Roman Holiday (1953)

“She’s fair game, Joe. It’s always open season on princesses.”

‘Roman Holiday’, directed by William Wyler in 1953, is a romantic comedy set in Rome and starring Audrey Hepburn and Gregory Peck. Hepburn plays a European princess (clearly based on Great Britain’s Elizabeth) who feels the stress of being constantly in a schedule and under protection on a royal visit to Italy. She escapes one evening, high on sleeping pills, and meets an American reporter played by Peck. Peck eventually realises that he has a potentially lucrative story and so conceals his occupation from her as they explore the city together, but then they begin to fall in love. It’s a charming and gentle film that, like more recent films such as ‘The King’s Speech’ says much about the curious pressures and restrictions that come from the ultimate privilege. It’s a story that is pitched perfectly, both main characters develop, Hepburn from an unworldly and robotic aristocrat  into a hedonistic young woman, and Peck from being a self-centred narcissist into a romantic hero who voluntarily abandons his story for her sake. It doesn’t present a fantasy ending and, in many ways, the final shot of Peck is ambiguous, but weirdly for me the romance is not the point of the film, instead the way both characters change and enhance one another is the most important aspect. The film is also notable for being written by Dalton Trumbo, who was blacklisted following the HUAC investigations. He won an Oscar but the actual award went to others until much later when his involvement was acknowledged. Whilst a major part of the pleasure of the film comes from the chemistry and interplay between the two leads, knowing about Trumbo makes you focus on the script as well, and it is both witty and humane, two qualities that Hollywood needed at such a factious time.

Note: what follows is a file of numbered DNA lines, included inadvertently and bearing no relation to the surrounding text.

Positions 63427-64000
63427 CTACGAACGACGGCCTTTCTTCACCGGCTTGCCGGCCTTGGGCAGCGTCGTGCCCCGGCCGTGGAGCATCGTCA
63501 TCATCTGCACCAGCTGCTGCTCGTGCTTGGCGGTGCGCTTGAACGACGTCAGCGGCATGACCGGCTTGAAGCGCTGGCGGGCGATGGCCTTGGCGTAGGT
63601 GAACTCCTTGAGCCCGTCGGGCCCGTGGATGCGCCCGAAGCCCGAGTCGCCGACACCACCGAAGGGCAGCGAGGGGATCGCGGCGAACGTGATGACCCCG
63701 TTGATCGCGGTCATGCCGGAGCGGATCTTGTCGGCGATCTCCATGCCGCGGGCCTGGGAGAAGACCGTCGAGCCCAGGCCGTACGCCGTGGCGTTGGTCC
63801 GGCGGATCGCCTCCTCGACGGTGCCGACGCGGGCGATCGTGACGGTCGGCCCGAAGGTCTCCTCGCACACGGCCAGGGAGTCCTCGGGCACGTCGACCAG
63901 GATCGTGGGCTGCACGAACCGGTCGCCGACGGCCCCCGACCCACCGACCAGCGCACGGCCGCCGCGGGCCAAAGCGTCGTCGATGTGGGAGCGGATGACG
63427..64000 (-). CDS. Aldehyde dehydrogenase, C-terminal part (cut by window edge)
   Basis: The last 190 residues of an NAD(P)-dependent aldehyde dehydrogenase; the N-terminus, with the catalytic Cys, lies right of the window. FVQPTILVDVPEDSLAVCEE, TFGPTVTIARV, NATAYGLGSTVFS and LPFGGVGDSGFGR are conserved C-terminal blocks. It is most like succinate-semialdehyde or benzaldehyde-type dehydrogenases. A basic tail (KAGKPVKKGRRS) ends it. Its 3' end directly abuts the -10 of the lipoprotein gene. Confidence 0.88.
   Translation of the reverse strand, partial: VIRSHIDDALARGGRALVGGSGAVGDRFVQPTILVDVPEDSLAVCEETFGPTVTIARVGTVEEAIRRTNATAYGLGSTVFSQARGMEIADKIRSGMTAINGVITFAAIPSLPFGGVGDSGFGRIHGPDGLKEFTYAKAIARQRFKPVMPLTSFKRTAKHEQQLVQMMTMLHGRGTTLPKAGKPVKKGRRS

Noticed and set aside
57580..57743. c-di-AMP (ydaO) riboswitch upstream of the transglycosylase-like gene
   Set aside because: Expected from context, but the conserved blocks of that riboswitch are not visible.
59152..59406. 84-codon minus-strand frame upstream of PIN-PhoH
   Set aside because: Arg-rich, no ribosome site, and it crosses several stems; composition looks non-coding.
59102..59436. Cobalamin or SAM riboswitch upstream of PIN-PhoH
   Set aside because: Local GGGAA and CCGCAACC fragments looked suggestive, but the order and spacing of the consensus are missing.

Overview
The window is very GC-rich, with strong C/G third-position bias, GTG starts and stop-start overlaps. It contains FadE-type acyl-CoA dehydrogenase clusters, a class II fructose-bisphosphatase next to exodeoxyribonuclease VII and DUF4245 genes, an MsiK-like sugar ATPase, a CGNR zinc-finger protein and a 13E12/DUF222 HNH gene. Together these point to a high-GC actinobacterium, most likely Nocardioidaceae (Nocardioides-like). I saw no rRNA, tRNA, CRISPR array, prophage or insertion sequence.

Would I recommend it? Of course – it’s charming. This is a rare out-and-out Hollywood genre movie for my list, something I’m experimenting with after ‘The Searchers’, but it won’t be the last.


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